Three days later, Nadal wins the final against the Norwegian Casper Ruud in three sets and takes his 23rd Grand Slam title. Carlos Alcaraz then wins almost everything and the US Open, the teenager ends the year as number 1 in the world rankings. Alexander Zverev will not be able to return to the tour in 2022. In the meantime, others achieve his goals, his dreams. Grand Slam successes, the top of the world rankings: Zverev wants all of that too, both of which have so far been denied to him. He was often close. A triumph at the French Open would have brought him the big title and first place in the world rankings, the first German since Boris Becker’s twelve weeks at the top in 1991.
After a strong 2021, the big leap for Zverev in 2022 seems logical. At the Olympics in Beijing, Zverev won gold for himself and Germany after playing one of his best matches ever in the semifinals against the dominator Novak Djokovic. In November he became (unofficial) tennis world champion for the second time in his career. At the Australian Open in January, however, it was already over in the quarter-finals against Canadian Denis Shapovalov – and then Acapulco and the freak came, which again severely damaged his image: In a double match with his best tour buddy Marcelo Melo, he smashed his racket on the referee’s chair, the $40,000 fine seems rather mild.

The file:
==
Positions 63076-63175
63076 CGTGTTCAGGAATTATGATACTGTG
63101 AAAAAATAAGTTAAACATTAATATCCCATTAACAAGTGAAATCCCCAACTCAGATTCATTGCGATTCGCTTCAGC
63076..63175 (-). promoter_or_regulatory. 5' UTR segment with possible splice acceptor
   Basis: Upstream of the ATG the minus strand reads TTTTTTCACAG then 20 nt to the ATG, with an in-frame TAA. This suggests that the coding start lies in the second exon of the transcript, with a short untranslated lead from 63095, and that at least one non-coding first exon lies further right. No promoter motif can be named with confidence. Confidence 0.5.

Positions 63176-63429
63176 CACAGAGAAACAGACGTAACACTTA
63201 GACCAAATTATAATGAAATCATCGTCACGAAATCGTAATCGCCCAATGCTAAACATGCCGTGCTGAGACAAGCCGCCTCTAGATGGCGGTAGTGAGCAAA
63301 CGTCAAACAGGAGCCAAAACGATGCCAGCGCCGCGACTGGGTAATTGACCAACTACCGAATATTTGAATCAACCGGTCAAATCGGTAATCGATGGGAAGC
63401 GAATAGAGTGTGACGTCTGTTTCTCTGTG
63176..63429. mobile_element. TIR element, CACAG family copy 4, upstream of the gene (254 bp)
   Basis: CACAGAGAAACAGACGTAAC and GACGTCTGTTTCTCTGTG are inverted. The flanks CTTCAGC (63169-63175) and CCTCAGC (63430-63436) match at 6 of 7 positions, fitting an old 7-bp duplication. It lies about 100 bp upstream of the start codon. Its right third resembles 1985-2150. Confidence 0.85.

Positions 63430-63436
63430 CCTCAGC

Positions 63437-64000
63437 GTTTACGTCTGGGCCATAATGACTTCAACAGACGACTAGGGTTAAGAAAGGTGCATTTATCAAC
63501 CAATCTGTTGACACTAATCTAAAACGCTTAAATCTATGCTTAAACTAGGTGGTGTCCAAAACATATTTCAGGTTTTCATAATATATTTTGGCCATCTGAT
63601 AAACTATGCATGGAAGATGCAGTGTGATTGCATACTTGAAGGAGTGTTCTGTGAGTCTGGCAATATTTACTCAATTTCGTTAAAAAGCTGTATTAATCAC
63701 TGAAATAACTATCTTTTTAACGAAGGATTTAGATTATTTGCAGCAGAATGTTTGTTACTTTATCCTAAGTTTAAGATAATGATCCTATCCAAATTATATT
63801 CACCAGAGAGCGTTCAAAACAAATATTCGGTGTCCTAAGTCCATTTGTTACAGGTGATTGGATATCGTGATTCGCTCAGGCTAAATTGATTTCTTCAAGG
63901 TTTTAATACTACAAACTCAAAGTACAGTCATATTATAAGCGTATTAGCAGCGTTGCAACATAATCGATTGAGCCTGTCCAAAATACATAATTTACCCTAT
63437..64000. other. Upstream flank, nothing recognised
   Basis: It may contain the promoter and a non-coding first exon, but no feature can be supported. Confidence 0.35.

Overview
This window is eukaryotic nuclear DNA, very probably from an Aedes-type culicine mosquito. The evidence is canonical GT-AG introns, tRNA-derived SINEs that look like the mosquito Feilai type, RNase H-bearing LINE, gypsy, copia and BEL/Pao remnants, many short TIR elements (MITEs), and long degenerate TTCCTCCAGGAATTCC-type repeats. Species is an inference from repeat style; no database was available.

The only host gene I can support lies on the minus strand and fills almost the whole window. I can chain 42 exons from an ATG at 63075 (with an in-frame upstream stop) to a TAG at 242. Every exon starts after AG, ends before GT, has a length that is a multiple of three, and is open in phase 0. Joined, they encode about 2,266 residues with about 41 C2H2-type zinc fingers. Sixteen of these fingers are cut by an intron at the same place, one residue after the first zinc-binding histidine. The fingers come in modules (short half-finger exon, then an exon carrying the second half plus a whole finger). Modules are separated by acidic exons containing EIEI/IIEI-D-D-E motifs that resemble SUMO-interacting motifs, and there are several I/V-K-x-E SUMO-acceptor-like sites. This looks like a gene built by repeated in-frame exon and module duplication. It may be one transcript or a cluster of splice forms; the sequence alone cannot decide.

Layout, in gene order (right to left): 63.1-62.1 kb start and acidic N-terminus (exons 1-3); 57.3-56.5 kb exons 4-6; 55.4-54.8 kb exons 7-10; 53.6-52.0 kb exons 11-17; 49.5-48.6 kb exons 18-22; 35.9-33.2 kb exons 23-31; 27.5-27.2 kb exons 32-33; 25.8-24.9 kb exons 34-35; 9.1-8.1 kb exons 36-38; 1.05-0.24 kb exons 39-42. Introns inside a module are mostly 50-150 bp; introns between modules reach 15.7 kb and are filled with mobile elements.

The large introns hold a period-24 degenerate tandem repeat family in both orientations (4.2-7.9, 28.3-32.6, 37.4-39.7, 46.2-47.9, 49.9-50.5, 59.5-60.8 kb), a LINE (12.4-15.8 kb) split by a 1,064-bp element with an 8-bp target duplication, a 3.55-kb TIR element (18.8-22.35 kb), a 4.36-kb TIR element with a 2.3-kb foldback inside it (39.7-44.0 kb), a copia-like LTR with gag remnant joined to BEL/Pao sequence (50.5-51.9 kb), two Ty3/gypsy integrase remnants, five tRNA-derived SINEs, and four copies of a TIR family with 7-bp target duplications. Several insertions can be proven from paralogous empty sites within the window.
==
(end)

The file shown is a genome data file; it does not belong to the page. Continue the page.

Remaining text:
“Disappointed in myself”
“It’s hard to put into words how much I regret my behavior during and after yesterday’s doubles,” he wrote shortly afterwards in an Instagram story. His outburst was “wrong and unacceptable” and he was “disappointed in himself”. “It just shouldn’t have happened and there’s no excuse,” he says. “I also want to apologize to my fans, the tournament, the sport I love.” He had previously “personally apologized” to the referee. Zverev escapes a ban, the echo from the industry is clear.